Ducati sold thousands of these little motors. This motor was not developed by Ducati, but Ducati produced a cucciolo based motorcycle, in 1950. And the rest is history. Or the rest of the history. Or the important part of the history as that was the basis, the foundation for what we now know as Ducati. The museum shows motorcycles from all eras of Ducati. You can see an Elephant from the time Cagiva owned Ducati in the 80’s and 90’s.
This bike above could as well be the very bike that Orioli took to victory in 1990. The Paris Dakar, which now runs on other locations of the world due to security threats in its original location, is the race founded by Thierry Sabine. After an ordeal in the desert in 1977 when Thierry almost died, he wanted to share with others his sense of adventure. He called it “A challenge for those who go. A dream for those who stay behind.”
Another interesting enduro bike is Paolo Pirozzi’s Lidia. This 2010 Multistrada (above) was taken around the world in 2010. He was sponsored by the Desmo Owners Clubs around the world. He came by Eugene in end of October, 2010. I was on a work trip out of town, so I missed the action. This trip was part of the several initial promotions by Ducati when this excellent bike was first launched. The Desmo Owners club gives me an opportunity to talk about the desmo word. It is short for desmodromic. It is a valve management system invented by Ducatu engineers and is without a doubt synonimous with Ducati. Below is an animation of the desmodromic valve management system.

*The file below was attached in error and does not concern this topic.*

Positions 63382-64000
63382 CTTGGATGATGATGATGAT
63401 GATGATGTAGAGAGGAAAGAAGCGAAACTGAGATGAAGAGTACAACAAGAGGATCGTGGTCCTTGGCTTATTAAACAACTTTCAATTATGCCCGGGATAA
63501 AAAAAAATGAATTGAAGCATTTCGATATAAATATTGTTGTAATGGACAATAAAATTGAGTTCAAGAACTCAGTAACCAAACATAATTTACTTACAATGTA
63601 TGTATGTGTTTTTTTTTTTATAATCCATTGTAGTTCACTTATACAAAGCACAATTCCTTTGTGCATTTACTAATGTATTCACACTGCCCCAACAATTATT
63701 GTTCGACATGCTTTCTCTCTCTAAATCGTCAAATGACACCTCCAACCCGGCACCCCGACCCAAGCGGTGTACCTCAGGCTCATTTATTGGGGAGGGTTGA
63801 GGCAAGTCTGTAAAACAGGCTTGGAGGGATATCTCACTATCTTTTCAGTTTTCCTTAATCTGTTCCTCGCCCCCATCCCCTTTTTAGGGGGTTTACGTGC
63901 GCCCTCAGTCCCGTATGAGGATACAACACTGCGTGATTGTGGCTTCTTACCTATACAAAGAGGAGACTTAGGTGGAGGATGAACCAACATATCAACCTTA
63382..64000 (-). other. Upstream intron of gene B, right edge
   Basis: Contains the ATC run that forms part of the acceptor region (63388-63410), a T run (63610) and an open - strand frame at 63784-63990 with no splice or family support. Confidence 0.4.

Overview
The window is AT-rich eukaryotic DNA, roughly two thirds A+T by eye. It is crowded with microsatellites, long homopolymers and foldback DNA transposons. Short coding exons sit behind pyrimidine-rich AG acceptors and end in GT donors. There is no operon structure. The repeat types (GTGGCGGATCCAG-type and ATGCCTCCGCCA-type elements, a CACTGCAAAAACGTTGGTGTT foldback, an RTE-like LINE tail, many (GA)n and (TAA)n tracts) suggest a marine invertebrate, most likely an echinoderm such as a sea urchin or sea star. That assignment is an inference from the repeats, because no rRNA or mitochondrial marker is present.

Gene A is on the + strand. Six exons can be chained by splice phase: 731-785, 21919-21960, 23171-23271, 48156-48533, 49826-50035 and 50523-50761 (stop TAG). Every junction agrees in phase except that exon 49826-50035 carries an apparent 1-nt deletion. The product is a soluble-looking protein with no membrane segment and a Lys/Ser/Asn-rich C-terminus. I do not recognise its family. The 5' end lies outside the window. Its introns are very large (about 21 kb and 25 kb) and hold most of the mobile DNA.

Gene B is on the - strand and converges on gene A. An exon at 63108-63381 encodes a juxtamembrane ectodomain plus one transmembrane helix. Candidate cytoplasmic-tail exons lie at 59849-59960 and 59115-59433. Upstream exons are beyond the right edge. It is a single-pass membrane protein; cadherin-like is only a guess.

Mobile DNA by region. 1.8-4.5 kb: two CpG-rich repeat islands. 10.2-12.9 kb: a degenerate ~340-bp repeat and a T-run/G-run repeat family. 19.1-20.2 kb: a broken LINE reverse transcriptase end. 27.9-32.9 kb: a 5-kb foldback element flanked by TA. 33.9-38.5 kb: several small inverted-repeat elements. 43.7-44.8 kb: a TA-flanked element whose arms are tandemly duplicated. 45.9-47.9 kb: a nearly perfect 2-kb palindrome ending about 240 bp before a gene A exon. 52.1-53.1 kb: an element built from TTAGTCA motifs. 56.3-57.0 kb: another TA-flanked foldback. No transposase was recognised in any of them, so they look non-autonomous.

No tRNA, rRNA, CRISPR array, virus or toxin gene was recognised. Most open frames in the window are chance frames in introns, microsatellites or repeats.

The museum includes a showcase of the desmodromic system. Continuing the tour, Ilaria showed us the various motorcycles from the early 50’s and on.
And the more recent bikes.
Unfortunately we were not allowed to take pictures during the factory tour. My impressions as we walked around the many work stations and assembly lines are that they are organized, but definitely not fanatic about organization. They are organized Italian style. It definitely does not show a teutonic organization or a Japanese efficiency. I actually like it. Most of the components arrive pre-assembled. Engines are assembled in the plant, and cam shafts are machined on site. Frames come from subsidiaries in Italy. Other specialized components such as brakes and other electronic systems also arrive from external suppliers. And that is the case for all vehicle manufacturers these days. Final assembly, mostly plastics, are added outside of this location, on some transition area where bikes are organized for final shipment.